It’s really not. But as soon as I utter the word I see the side eyes. I see the guards go up. You suspect I’m about to tell you to stop spending money on something you love and if one more blog tells you it’s possible to retire next week if you just give up your daily coffeehouse coffee you are going to scream. Because you would rather never retire than give up that coffee. And that’s ok.
Let’s start with this: A budget is not about limits and feeling bad. Life is limiting. Reality has limits. We can’t all marry Brad Pitt or figure skate in the Olympics. The good news is we don’t all want to marry Brad Pitt or figure skate in the Olympics, so most of us don’t feel limited by those particular realities.
A budget is the same way. Sure, it’s going to have limits (because of reality), but most of those limits aren’t going to bother you. And surprise, it’s the limits that will bother you that are why you need the budget most of all.
Why? Because a budget is just a plan with dollar signs. And a budget is actually quite empowering when you get it right. The “aha” moment is when you realize all the not-so-bad limits give you more space for the things you really, really want.
A budget isn’t about the money you can’t spend or the things you can’t buy. A budget is about the hundreds of decisions you make about what you can and will buy. It’s about planning to live your priorities by shifting bits from the unimportant to the important.
We each have our own personal definitions of what’s important. And we each have a very specific set of available resources. Two stand out above all the others: time is a resource, and money is a resource. But what I want you to know right now is that a budget is a very powerful link between those resources. A budget is a plan for how you spend one resource (money) in relation to the other (time).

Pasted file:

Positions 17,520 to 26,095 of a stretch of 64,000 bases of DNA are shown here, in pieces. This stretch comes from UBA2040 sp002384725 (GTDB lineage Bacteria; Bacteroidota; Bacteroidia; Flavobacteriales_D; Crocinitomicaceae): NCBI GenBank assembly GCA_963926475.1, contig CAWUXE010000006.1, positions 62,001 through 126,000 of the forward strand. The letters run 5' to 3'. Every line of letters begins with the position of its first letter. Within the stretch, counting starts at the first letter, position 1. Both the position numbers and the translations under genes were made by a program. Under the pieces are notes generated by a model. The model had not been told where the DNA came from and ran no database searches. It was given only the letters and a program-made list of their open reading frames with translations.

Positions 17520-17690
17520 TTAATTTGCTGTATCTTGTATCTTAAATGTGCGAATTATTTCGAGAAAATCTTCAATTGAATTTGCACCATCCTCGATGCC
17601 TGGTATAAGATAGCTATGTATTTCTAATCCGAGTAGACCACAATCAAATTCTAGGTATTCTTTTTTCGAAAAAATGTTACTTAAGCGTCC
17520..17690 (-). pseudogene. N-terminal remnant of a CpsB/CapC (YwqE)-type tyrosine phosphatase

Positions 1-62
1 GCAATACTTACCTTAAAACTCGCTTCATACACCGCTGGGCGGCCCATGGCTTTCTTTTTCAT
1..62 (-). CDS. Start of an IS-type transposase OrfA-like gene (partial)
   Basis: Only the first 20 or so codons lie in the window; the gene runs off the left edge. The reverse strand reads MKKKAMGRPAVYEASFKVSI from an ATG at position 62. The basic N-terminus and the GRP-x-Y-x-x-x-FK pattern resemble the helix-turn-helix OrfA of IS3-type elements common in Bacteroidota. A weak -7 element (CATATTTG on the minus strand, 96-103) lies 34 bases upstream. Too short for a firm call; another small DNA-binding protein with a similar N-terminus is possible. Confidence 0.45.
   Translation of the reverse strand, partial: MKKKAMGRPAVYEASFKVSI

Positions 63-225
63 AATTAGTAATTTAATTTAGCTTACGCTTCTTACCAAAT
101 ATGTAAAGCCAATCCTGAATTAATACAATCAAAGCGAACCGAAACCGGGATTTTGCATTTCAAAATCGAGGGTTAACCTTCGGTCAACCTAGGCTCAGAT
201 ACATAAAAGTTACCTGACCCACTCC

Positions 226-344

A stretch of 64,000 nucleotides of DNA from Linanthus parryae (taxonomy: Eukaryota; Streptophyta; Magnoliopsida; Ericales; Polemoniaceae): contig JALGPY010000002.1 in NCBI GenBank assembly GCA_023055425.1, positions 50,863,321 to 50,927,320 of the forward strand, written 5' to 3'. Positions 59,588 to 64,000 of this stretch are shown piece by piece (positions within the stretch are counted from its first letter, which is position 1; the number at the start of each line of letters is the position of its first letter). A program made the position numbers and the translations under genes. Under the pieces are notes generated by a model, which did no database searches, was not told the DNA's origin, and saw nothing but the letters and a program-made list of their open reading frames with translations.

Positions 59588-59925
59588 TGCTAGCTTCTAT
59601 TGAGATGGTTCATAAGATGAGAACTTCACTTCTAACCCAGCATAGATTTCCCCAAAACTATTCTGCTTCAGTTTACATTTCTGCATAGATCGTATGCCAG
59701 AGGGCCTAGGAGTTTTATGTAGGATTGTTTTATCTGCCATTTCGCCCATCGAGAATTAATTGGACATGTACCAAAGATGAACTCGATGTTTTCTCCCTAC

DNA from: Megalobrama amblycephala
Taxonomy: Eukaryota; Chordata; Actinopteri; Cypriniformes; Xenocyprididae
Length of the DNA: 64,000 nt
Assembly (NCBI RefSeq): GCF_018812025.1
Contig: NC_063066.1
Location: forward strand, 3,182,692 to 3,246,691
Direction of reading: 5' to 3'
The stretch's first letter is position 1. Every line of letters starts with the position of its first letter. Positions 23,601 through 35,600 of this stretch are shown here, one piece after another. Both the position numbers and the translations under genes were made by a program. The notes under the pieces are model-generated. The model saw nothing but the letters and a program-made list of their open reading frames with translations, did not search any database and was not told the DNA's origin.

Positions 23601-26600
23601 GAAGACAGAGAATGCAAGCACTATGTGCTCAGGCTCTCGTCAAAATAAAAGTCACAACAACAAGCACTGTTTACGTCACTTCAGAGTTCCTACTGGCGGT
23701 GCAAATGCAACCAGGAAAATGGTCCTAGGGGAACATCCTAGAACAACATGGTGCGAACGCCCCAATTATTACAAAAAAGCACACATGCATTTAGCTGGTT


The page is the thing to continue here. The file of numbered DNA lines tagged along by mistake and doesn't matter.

But where to begin planning and what to do when the very word “budget” makes you cringe (even if it’s just a little cringe)? Well, I’m going to keep using the word budget just like Harry Potter kept saying Voldemort. But when you hear “budget”, I want you to think “plan”.
Do you have a budget = Do you have a plan?
What’s your budget = What’s your plan?
How’s your budget going this month = How’s your plan going this month?
Over the next few weeks I’m going to give you a way to get yourself (or yourselves) to a budget that might permanently change the way you feel about a “budget”. So let’s get started!
Think about what makes you happy. Now make a list – it’s going to hopefully be a really long list – of all the things make you happy. Be specific. Add the big things and the little tiny things. There are no rules. You get to be happy about all sorts of things.
This should take at least a week, just keep adding to it as you think of new things. And be honest – this list is just for you and if you can’t be honest with yourself about what makes you happy, I probably can’t help you.
This list will (soon) help you refine and define your priorities. The big idea we’ll dig into is that every penny we have or spend is based on our choices. And for me it follows that whenever possible our choices should be for things that make us happy. You can’t do that if you don’t know what makes you happy.
Meet me here next week and we’ll talk about turning that list into a plan. And before you know it we’ll work into creating your budget. Not just any budget, but your budget – this amazing dynamic plan for living life to your priorities.
Note: If you have shared finances with another, it’s a pretty good idea to have them make their own list. If they aren’t interested, no big deal – just focus on your list for now.